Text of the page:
Two Bay Area Catholic dioceses are allowing the priests they employ to remain in ministry despite lawsuits now accusing the men of sexually abusing children earlier in their careers, NBC Bay Area has confirmed.
The findings come amid an ongoing NBC Bay Area investigation into a flood of new child sex abuse complaints hitting Catholic institutions across the state. The civil lawsuits are the result of a 2019 California law that opened a three-year “rollback” window allowing new lawsuits for child sexual abuse based on claims generally barred by the statute of limitations.
Click here to watch part 1 of the NBC Bay Area investigation.
Among hundreds of new Northern California legal filings are startling charges against four Bay Area priests who still work in the area. The dioceses they serve said internal NBC Bay Area reviews did not support the allegations against the men and that it would be unfair to exclude them from the ministry.
Dan McNevin, a local leader of the victims’ advocacy group SNAP (Survivors Network of those Abused by Priests), said he was skeptical of such internal diocesan reviews.
“The bishops have an obligation to sideline these people,” McNevin said. “Not just for the victim, who is brave, but because the bishop is warned that this priest could be dangerous.”
Three of the accused priests – Fr. David Ghiorso, Msgr. Michael Harriman and Fr. Michael Mahoney – works under the Archdiocese of San Francisco. Either directly or through their lawyers, the three priests have refuted the allegations made against them.
The other priest – Reverend James Pulskamp – is the pastor of Star of the Valley Catholic Church in Santa Rosa. Pulskamp did not respond to NBC Bay Area’s request for comment, but Santa Rosa Bishop Robert Vasa said in a statement that he struggled to give credence to the allegation given the Priest’s stellar reputation over the past 50 years.
With one exception, the allegations against the priests are linked to two centers founded as homes for vulnerable children who were removed from troubled homes: St. Vincent’s School for Boys in San Rafael and the Hanna Boys Center in Sonoma.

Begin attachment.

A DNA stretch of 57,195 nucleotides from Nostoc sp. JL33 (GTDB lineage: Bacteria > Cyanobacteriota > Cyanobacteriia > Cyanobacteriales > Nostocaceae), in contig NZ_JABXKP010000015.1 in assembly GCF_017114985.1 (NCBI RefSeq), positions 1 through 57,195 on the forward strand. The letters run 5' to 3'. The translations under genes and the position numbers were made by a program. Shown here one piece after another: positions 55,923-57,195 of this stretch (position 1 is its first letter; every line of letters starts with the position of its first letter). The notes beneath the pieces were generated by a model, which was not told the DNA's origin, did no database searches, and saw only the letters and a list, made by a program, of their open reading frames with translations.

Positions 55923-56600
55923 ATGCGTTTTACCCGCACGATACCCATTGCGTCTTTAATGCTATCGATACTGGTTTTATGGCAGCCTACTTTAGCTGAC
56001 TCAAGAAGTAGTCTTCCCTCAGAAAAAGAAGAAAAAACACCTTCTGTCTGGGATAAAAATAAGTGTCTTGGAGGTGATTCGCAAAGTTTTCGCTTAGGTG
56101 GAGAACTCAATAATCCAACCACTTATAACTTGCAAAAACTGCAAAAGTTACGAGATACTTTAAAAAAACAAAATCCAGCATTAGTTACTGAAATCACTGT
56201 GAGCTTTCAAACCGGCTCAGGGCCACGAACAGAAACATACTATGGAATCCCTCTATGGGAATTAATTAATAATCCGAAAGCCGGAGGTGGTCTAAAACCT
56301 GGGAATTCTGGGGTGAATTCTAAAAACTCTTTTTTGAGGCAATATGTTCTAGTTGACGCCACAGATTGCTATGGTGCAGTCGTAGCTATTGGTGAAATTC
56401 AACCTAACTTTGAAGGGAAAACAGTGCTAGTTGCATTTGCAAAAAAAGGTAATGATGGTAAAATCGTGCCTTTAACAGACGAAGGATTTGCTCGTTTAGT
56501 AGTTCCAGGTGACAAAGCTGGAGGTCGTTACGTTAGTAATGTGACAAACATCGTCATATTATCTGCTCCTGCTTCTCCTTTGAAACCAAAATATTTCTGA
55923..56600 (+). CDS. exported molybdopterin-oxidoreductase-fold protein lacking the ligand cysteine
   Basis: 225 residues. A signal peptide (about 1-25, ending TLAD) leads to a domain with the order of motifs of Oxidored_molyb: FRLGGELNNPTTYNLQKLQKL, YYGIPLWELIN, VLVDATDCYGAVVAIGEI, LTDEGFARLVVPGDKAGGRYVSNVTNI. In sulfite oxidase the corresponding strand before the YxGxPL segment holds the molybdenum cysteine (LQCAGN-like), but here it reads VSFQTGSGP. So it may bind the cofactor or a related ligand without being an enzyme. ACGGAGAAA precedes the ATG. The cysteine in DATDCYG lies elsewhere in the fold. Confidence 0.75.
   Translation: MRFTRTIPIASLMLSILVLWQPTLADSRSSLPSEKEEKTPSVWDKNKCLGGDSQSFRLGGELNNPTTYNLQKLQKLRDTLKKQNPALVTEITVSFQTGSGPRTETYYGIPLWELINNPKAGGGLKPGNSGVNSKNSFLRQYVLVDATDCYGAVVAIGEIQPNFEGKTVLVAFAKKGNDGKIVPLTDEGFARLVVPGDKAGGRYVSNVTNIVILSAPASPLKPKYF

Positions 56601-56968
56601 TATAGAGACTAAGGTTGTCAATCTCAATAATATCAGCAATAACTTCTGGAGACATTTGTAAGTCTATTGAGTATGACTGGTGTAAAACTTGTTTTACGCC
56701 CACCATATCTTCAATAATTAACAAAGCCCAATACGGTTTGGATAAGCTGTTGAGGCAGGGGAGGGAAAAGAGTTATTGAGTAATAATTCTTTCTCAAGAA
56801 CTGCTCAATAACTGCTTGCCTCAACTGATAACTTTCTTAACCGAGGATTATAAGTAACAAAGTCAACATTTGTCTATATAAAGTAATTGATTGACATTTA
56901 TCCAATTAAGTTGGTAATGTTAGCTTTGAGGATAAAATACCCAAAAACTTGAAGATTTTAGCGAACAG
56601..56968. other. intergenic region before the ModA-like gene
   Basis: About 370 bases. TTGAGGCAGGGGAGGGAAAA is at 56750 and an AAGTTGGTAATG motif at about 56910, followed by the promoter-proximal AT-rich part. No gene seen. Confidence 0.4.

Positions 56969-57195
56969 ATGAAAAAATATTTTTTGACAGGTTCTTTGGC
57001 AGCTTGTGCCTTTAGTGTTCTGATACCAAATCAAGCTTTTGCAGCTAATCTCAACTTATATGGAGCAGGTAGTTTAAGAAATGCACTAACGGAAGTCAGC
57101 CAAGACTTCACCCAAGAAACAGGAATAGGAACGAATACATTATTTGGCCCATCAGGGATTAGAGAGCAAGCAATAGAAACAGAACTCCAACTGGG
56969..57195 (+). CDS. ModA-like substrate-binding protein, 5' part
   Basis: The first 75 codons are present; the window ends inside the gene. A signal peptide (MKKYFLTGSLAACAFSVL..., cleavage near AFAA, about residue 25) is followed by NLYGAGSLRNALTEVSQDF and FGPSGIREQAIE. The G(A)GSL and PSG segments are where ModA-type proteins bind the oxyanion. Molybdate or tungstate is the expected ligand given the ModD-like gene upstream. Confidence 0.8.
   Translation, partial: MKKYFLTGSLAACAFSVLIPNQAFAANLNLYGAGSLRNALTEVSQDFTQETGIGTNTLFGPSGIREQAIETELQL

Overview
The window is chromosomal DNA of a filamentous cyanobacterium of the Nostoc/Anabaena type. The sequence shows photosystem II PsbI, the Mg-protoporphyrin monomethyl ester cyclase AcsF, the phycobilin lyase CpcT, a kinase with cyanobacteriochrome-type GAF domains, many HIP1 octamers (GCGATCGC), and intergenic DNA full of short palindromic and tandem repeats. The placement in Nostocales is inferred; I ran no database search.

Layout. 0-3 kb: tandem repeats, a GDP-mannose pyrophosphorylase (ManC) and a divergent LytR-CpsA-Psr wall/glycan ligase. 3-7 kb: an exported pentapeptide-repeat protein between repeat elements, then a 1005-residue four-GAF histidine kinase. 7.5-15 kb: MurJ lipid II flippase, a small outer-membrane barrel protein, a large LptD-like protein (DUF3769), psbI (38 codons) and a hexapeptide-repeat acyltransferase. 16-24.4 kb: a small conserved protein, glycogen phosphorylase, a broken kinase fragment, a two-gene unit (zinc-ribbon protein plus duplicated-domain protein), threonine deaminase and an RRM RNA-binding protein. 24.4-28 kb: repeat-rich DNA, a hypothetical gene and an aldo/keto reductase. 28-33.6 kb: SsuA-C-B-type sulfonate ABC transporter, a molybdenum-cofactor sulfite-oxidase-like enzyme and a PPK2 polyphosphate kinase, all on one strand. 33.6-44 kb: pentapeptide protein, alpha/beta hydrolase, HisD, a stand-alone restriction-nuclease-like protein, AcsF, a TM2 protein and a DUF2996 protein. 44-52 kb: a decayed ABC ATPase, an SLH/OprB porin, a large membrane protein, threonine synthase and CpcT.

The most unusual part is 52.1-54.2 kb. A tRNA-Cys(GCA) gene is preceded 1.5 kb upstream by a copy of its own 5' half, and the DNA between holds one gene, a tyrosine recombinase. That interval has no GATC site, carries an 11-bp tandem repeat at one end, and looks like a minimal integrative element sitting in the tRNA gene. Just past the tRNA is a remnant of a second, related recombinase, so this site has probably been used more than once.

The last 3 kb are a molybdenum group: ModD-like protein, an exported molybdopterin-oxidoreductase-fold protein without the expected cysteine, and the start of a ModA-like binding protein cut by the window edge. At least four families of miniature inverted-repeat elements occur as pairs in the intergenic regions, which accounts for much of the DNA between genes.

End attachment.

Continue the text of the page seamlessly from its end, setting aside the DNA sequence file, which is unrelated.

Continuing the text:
The claims relate to events spanning nearly two decades, from the mid-1970s to the early 1990s. If true, the decades-old accusations expand what we know about the clergy abuse scandal in North America. California and suggests that the internal lists of “credibly accused” priests released by most Bay Area dioceses in recent years are still incomplete.
The plaintiffs bringing the charges have so far declined to be interviewed, but the prosecution, and in some cases their lawyers, are detailing the allegations.
Reverend James Pulskamp and the Hanna Boys Center
The oldest accusation targets Reverend Pulskamp when he was a priest at the Hanna Boys Center. The school and residential treatment center for vulnerable children has been a hot spot for child sexual abuse accusations in recent years.
Pulskamp is accused in a new trial of molesting a child in the 1970s.
“Because [the children there] are more vulnerable, they fall prey to the priests and the people who work there,” said Mary Alexander, a Bay Area attorney who filed the lawsuit on behalf of an anonymous plaintiff. “So that’s something we see all the time.”
While Pulskamp is now the pastor of his Santa Rosa church, he is listed as regent emeritus on the Hanna Boys Center website.